Investigation of carbonate platform architecture is a crucial element to understanding the evolution of a platform. Extensive studies have been done on the architectures of various modern carbonate platforms. However, compared to humid climates, detailed studies in arid climates are rare, although many ancient carbonate reservoirs are developed under these conditions. This study investigates the Late Pleistocene architecture of the land-attached Al Wajh carbonate platform in the Northeastern Red Sea, Saudi Arabia. The platform is enclosed by a coral reef belt and characterized by a large lagoon (1,100 km2). The lagoon reaches 43 meters in depth and hosts more than 90 carbonate islands and numerous pinnacle and patch reefs. We utilize 700 km hydroacoustic data acquired using EdgeTech sub-bottom profiler during two research cruises with KAUST RV EXPLORER. An age model was established by utilizing a recently published Red Sea sea-level curve. Available climate data were used for the reconstructions of depositional environments. Data analysis reveals five depositional units: U1(Holocene) to U5(Late Pleistocene). Nine hydroacoustic facies are identified to describe the internal architecture, from homogenous reflection-free to wavy laminated facies. The oldest unit (U5) consists of homogeneous facies and reef facies. The unit is overlain by units 4 and 3, with up to five meters thick homogeneous facies and stratified facies. Unit 2 has a maximum thickness of 3 meters and consists of wavy laminated facies. Unit 1 is the youngest unit and consists of several facies, including heterogeneous, homogeneous, stratified, drift, reef, and reef debris facies. During MIS5e (U5), the Red Sea was experiencing a pluvial period, while the sea level was 10 meters higher than the present, leading to total flooding of the lagoon. Most of today's exposed carbonate islands in the lagoon correspond to carbonate accumulation during MIS5e. The depositional environment is interpreted as carbonate-dominated with the frequent siliciclastic influx in the coastal region during heavy rain. In the subsequent periods (MIS 5d to 5a), sea level dropped stepwise and exposed the platform partly. Stratified facies indicate terrestrial sediment input introduced during short pluvial periods. In the following glacial period (MIS 4 to 2), the platform was fully exposed for over 70,000 years. Due to the hyper-arid climate, we interpret unit 2 as an aeolian deposit likely reworked during Holocene transgression. During the platform's flooding in the Holocene, carbonate sedimentation restarted while coastal near stratified facies indicate an increased terrestrial influx during the short Holocene pluvial period (10,000-6000 years ago). The modern Al Wajh lagoon experiences an arid climate, with active carbonate sedimentations and minimal terrestrial input. Although the Red Sea has experienced several humid periods during the last 125,000 years, and extensive diagenetic alteration is recognized in the island's drill cores, no karst morphology has been identified. Results indicate that climate highly influences Al Wajh lagoon architecture, shown by its unique characteristics, including extensive carbonate deposition, intermittent terrestrial influx including aeolian deposits, and minimum karstification. Insights of this study will improve our understanding of the architecture of carbonate platforms in the subsurface deposited under similar conditions.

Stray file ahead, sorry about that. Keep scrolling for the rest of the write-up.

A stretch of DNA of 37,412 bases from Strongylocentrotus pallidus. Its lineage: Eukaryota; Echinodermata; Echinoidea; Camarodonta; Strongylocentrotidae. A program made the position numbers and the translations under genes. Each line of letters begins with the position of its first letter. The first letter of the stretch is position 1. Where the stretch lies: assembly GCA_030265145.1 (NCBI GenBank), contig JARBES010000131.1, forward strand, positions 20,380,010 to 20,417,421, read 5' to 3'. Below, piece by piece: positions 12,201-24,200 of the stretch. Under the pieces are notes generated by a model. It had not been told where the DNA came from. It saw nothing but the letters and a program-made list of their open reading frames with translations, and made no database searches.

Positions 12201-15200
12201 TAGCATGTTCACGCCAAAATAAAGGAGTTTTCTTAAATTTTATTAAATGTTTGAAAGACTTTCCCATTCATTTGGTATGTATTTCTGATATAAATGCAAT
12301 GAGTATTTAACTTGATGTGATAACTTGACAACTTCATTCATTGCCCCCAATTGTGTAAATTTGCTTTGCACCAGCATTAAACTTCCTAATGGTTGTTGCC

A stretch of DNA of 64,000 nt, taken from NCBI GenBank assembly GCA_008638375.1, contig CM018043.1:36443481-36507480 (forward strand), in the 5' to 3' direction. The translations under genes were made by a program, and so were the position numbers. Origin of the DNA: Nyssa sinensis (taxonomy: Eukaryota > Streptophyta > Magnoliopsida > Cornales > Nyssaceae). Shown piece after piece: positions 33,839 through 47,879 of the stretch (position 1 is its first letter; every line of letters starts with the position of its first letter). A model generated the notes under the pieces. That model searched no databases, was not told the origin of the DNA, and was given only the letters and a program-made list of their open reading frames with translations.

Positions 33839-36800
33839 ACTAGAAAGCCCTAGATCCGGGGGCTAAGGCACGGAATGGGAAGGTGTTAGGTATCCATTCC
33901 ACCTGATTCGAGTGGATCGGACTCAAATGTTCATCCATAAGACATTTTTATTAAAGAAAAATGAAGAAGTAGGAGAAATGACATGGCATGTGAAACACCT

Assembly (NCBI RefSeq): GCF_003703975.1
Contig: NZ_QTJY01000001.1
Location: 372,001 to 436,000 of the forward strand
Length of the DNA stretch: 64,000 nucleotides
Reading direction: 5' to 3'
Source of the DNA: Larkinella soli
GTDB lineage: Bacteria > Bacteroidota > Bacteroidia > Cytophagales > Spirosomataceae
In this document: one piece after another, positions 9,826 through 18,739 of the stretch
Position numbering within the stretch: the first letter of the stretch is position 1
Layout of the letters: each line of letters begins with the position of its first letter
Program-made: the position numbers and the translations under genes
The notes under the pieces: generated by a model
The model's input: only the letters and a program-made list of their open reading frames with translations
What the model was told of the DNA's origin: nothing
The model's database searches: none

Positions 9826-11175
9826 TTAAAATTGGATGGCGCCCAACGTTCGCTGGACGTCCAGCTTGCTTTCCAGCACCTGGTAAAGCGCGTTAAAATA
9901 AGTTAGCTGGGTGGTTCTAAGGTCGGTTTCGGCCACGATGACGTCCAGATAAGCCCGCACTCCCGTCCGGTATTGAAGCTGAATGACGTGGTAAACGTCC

• Acoustics of Drop Impact on Hydrophobic Surfaces and Liquid Pools

    Allen, John S.; Rabbi, Rafsan; Kiyama, Akihito; Truscott, Tadd (The Journal of the Acoustical Society of America, Acoustical Society of America (ASA), 2022-05-09) [Presentation]
    Drop impact on surfaces has been studied comprehensively as it has a wide range of fundamental and practical implications. The splash, spreading, and rebound have been investigated with respect to substrate interfaces with hydrophobic surfaces being of particular interest. However, impact on wetted substrates is less understood for the hydrophobic surfaces. Also the associated acoustics of the drop impact has not be explored in terms of air entrainment and substrate vibrations. We investigate the impact of water drops (∼2–10 mm diameter) from heights 100–400 cm upon hydrophilic– and hydrophobic–coated solid surfaces as well as free floating liquid pools (0.15–0.45 ml). A contact microphone coated with the Glaxco water repellant provides a hydrophobic surface upon which impact vibrations can be quantified. An air microphone is synchronized to a high-speed Phantom camera for sound recording and optical visualization of the impact and rebound phases. Cross-correlation of the two microphones reveals distinct differences between the two solid substrates. The initial rebound and subsequent jet break-up are found in an analysis of the signal’s amplitude and phase. These results are compared to those from gel spheres and discussed for applications of non-contact coating monitoring.